It was painfully early on a Saturday morning. It was to be my second day of a three day class designed to decrease the chances of causing bodily harm to oneself while riding a motorcycle (or in my case, a scooter). Despite the frigid, early morning air, I was excited. The night before, we had sat in a classroom and poured over material, learning traffic laws and basic riding techniques. Today, though, we were to actually straddle a motorcycle, and although we'd merely be riding in slow, deliberate circles, I had never been on a actual motorcycle, so I was excited.
I shouldn't have checked my voicemail, it's that simple. Had I waited until the end of the class, I could have spent the day in ignorant bliss, learning the art of motorcycle riding. But as I put my purse in the safety of my trunk, I noticed the red light on my cell phone flashing, alerting me to a message. A phone call that early could have only meant something bad had happened, I knew that. I didn't recognized the phone number, a 714 area code. I also didn't recognize the voice on the recording at first as I hadn't heard it in over five years. It was Mike Pratt, the older brother to Chris, who was my first "real" boyfriend...the most important boyfriend I had had so far.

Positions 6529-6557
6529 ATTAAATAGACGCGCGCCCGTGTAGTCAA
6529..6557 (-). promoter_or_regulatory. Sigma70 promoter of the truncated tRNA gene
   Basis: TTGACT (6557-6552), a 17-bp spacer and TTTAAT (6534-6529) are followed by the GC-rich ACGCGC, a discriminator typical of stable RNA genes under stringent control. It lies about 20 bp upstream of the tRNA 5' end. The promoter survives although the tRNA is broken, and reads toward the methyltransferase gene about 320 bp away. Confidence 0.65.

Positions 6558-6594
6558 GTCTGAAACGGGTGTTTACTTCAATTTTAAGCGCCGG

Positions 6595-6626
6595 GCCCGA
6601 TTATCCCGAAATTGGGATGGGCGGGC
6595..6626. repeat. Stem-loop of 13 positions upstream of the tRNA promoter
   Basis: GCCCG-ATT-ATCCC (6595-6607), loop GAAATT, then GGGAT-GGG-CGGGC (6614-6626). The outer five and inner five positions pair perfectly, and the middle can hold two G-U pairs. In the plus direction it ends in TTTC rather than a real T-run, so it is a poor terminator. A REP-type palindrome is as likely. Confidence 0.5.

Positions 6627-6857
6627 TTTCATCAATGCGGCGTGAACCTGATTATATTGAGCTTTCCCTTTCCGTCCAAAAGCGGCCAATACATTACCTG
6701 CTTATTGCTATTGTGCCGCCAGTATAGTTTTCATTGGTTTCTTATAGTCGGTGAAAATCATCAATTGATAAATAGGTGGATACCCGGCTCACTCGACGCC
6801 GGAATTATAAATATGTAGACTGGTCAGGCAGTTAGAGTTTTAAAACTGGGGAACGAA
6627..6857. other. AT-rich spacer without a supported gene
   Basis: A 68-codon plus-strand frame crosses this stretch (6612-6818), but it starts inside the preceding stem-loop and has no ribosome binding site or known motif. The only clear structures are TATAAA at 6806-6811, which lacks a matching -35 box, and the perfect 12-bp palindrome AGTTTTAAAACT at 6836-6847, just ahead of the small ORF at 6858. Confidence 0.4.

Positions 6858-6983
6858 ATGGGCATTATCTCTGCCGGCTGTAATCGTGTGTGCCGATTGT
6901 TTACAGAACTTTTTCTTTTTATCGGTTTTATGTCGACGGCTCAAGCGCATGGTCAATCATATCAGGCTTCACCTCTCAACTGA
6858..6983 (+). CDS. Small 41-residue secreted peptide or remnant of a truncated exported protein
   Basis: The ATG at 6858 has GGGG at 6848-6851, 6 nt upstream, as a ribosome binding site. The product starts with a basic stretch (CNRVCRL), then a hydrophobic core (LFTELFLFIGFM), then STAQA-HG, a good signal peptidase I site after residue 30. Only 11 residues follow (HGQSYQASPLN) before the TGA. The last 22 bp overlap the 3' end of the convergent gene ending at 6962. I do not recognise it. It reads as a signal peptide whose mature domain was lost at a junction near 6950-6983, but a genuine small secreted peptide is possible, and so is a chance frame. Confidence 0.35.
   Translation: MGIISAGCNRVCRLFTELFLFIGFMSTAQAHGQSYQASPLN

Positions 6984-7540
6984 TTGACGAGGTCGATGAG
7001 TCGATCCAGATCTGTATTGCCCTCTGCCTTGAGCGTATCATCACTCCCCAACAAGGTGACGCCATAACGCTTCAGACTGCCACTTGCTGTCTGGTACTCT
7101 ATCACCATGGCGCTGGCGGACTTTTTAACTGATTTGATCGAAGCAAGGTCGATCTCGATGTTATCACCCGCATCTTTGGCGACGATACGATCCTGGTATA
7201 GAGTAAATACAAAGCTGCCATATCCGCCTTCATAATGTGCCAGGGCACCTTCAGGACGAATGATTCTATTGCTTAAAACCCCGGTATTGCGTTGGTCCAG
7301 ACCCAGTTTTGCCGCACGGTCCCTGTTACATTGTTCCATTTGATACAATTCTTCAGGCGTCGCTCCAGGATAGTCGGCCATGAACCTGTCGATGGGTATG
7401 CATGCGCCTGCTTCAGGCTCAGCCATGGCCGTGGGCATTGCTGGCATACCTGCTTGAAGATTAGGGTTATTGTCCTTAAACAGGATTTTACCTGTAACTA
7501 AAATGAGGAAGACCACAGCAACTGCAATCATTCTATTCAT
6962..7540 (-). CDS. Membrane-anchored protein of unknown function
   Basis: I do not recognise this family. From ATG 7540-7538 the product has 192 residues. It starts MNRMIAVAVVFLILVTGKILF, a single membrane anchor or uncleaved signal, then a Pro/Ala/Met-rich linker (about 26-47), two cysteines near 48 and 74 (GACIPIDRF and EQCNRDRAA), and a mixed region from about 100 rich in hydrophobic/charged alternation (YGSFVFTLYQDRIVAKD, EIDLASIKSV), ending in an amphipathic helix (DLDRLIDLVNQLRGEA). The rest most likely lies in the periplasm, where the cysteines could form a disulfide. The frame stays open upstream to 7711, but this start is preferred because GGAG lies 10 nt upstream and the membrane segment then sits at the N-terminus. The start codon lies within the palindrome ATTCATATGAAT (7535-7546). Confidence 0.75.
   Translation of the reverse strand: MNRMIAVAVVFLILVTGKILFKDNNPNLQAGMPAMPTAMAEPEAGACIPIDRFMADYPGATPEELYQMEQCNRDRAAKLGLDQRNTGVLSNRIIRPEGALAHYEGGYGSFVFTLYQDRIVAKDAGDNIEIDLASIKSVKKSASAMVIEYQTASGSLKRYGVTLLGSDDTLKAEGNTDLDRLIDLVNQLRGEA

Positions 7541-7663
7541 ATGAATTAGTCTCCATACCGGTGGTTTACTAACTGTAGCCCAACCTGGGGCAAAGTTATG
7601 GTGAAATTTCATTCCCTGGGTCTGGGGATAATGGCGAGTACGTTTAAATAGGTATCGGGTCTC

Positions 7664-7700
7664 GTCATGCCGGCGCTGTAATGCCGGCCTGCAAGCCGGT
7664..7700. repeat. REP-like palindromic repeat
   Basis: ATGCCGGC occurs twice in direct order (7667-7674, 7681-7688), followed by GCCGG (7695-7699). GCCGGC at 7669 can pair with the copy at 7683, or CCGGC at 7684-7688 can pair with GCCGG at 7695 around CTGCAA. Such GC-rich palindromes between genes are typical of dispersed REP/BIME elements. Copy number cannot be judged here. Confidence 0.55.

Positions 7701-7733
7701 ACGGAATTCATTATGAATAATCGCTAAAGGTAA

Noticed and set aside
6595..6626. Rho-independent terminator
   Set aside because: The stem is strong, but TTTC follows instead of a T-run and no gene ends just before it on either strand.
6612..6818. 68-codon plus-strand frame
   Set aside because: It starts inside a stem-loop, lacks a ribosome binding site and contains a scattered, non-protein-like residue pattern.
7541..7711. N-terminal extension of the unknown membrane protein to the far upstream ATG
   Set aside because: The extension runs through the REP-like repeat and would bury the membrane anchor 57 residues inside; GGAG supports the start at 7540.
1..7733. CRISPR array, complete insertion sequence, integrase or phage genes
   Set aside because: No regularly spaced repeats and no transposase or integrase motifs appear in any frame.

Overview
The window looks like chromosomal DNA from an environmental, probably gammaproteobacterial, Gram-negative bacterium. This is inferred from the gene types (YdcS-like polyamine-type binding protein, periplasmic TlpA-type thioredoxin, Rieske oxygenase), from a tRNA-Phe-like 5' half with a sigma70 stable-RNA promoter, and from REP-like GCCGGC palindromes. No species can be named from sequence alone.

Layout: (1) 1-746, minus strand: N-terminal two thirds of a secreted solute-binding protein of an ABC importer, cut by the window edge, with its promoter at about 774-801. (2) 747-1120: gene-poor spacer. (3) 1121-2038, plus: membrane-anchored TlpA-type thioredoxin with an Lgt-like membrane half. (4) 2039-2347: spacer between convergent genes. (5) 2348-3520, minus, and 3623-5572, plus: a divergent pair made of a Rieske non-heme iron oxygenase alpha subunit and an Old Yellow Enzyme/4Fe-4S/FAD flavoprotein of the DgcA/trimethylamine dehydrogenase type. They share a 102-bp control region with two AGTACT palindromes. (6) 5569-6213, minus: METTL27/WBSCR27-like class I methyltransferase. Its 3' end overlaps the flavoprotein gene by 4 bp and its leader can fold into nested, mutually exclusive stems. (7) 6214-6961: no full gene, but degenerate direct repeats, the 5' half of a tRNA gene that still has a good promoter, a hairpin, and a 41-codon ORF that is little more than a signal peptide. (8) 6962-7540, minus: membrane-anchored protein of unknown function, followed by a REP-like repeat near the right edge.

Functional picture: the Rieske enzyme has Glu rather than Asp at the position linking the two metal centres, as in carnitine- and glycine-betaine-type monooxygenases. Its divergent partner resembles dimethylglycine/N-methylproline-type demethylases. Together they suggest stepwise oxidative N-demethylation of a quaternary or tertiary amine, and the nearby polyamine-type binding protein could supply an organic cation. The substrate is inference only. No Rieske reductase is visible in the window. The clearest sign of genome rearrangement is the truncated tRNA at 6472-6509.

Mike sounded exhausted, both physically and mentally. He relayed the message I'm sure he had left on at least a dozen other people's voicemail that morning, "I'm sorry to say that Chris died in a car accident. His memorial is on Sunday, if you'd like to come." I snapped my phone shut and stared at it. I looked around at the people tugging helmets over their heads, covering up their bedhead. They all seemed so excited, just as I had been not one minute before...before this sudden change had shifted my life.
I got in my car and headed home, hoping to stave off the tears until I got there. Chris wasn't my first boyfriend to die in a car accident, but for some reason this felt different. My relationship with Chris was my first point of reference for what a good relationship was in my book. We were best friends, we did everything together and were so connected to each other that it scared me sometimes. It occurred to me on my drive home, just as I was cresting Laurel Canyon, that now I'd have to finish each memory I had of him, each story I told of our relationship, with "...and now he's dead." That's why I wasn't able to hold back the tears as I drove.